Sally Potter’s film Yes (UK/US, 2004) stages the political possibilities of cosmopolitanism through the aesthetics of a heterosexual love story whose failures reveal the limit points of such a vision. Read psychoanalytically, cosmopolitan aspirations share with love an idealizing drive. In response to Potter’s coupling of cosmopolitanism and love, this article puts their idealizations in critical dialogue, mapping their respective productions of desirable and undesirable subjects.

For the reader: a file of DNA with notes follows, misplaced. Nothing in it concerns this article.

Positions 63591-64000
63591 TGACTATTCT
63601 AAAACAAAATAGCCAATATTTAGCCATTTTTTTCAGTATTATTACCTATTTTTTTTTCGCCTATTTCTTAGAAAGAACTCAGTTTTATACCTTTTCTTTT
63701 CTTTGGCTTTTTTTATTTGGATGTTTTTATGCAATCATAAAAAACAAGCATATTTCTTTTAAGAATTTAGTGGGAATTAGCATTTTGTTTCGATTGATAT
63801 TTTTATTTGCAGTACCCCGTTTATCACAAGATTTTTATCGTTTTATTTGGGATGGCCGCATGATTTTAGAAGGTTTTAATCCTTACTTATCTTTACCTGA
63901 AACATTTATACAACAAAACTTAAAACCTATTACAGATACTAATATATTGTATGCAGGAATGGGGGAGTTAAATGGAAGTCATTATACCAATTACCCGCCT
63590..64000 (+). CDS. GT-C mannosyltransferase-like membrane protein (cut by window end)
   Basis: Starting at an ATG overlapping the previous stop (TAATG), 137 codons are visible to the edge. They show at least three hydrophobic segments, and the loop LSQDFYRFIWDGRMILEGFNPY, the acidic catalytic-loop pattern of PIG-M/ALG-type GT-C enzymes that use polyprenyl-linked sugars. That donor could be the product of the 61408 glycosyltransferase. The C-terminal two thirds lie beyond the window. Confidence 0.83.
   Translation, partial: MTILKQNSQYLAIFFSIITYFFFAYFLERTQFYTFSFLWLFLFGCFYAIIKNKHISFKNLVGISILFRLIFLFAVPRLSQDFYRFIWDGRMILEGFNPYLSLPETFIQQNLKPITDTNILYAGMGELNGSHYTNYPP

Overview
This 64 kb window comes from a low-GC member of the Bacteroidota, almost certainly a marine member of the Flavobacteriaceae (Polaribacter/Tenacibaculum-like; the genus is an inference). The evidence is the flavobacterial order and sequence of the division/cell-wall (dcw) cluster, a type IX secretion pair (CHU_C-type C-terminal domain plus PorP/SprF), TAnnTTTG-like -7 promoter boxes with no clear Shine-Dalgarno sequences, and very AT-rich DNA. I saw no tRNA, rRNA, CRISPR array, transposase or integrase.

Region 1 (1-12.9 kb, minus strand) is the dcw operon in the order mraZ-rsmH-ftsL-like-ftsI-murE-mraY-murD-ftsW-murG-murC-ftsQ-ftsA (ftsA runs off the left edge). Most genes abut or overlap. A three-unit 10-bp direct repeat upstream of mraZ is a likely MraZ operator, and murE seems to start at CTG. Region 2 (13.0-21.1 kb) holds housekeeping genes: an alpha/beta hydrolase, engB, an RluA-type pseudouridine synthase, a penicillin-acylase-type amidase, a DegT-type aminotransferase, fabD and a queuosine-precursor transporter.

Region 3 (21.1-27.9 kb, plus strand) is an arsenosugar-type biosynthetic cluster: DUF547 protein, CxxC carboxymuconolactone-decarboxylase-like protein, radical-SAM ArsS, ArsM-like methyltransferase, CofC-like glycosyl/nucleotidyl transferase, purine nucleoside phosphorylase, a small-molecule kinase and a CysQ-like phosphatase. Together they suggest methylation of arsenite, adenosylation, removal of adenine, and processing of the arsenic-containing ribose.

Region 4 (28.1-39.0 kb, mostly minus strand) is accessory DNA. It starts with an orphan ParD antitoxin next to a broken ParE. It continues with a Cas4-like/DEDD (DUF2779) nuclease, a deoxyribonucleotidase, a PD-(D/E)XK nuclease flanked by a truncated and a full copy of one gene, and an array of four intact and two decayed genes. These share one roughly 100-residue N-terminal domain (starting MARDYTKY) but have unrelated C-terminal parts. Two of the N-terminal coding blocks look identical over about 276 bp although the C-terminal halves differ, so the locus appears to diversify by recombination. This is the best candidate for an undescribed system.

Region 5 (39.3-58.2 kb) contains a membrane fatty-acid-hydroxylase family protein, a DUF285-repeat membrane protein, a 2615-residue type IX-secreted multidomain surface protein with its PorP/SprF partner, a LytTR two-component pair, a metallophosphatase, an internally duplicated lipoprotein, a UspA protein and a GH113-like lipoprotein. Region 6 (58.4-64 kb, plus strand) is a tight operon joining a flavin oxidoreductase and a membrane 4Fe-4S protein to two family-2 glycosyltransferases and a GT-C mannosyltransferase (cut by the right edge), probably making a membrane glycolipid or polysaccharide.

The article returns to this film in the current context of intensifying violence motivated by a hatred of cultural and religious difference, in which the cosmopolitan questions raised by Potter’s love story have become ever more urgent. Responding to the renewed interest in cosmopolitanism in the cinema and beyond, it argues that the geopolitical situation today warrants renewed discussion of this film’s cosmopolitan ambitions to imagine a passionate intimacy between people despite their conflicted and unequal histories. This reading of the film seeks to illuminate the shared wishful ground of cosmopolitanism and love, thereby questioning some of the most serious limits of this project without abandoning the importance of its ambitions in today’s increasingly demanding political climate.

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